Last time, I talked about the earliest recorded speculative fiction poem. Before the end of the month, I want to talk about  where poetry has ended up, and where it’s going. To get there, we need to have at least a basic idea of what poetry has explored between 2000 BCE and the early 20th century. 4000 years of poetry in a singe blog post?

Actually, we need to start farther back. And, this is going to take more than one post.

Speculative fiction – the stories we tell which have not happened in our reality and contain some element of fantasy – has always been a part of our recorded literature. From the very beginning, we imagined, and then expressed those visions. But it is important to be aware that Western culture prejudices the reader to think of stories of certain gods and epic events as “myth”, while simultaneously promoting certain other gods and epic events as “gospel”. If we want to look at all of these stories as fiction, then it could be said the earliest fantasies in literature were created by Enheduanna, an Akkadian princess who served as High Priestess of moon god Nanna during the third millennium BCE. She lived in the Sumerian city-state of Ur, is one of the earliest women known from historical record, and is the earliest known author and poet.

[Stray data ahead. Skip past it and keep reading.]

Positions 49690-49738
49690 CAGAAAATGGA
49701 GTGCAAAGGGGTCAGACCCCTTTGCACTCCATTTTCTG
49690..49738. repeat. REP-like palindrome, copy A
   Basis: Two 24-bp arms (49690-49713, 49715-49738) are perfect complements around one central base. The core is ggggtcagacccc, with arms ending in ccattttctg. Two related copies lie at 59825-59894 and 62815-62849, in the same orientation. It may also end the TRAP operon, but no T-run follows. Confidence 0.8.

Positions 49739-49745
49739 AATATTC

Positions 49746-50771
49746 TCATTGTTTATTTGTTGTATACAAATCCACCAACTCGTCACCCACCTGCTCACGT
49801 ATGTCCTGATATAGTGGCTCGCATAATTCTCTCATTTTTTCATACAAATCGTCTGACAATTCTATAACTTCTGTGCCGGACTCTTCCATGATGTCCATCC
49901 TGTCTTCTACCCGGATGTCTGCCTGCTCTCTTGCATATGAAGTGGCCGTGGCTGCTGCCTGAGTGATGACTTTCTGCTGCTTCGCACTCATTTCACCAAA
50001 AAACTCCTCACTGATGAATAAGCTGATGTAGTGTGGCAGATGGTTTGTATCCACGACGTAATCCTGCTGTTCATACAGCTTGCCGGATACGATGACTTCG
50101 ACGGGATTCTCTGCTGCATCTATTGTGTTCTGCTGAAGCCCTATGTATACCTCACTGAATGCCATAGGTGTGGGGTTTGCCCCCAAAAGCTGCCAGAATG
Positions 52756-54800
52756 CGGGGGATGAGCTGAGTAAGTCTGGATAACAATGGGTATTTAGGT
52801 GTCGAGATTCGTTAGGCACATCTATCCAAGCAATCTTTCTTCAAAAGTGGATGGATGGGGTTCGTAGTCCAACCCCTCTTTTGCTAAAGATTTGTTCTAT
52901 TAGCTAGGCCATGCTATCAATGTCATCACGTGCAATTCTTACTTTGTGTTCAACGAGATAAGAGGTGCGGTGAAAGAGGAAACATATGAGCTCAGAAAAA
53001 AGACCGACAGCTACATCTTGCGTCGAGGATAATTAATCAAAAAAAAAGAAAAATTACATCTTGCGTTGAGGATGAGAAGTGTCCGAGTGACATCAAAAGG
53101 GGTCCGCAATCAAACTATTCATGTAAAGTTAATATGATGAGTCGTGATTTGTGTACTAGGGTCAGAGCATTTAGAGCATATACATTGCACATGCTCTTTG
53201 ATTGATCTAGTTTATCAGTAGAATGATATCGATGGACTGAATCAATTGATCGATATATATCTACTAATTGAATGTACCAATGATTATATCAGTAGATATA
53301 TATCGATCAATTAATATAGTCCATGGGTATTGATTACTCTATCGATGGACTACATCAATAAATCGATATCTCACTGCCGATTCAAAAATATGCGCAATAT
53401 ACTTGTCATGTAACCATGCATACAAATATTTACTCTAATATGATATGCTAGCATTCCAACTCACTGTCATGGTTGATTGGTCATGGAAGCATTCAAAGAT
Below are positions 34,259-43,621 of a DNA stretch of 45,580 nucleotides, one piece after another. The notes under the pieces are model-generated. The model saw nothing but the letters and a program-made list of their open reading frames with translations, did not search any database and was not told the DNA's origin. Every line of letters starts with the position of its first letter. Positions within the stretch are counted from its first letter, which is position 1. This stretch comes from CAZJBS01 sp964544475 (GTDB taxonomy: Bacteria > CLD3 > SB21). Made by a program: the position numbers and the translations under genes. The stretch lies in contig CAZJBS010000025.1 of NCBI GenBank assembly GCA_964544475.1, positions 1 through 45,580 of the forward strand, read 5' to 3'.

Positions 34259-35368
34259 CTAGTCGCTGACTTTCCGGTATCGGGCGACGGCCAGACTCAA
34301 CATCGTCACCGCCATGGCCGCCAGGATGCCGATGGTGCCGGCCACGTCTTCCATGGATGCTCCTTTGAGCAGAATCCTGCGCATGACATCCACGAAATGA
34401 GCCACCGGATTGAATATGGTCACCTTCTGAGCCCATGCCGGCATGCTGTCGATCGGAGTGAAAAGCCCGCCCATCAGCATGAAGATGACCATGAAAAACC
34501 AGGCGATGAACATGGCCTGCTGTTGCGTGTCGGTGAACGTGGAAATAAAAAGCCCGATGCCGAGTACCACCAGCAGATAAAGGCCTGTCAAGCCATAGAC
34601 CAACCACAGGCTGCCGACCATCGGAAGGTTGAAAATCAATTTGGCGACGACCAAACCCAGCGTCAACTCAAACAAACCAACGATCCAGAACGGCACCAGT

Except – Enheduanna wrote hymns to her god. She exalted her worship in poetry and song. True, her work was revered. Copied and saved by kings, remembered, and revised 4500 years later*. It was beautiful, but to her and many of the people who came after, it wasn’t fiction. We cannot include it in this discussion without dismissing her beliefs, so we’ll mention her as a forerunner to SFF poetry in that she was an early creator of poetry, but we need to come forward in time a little to find what we’re looking for.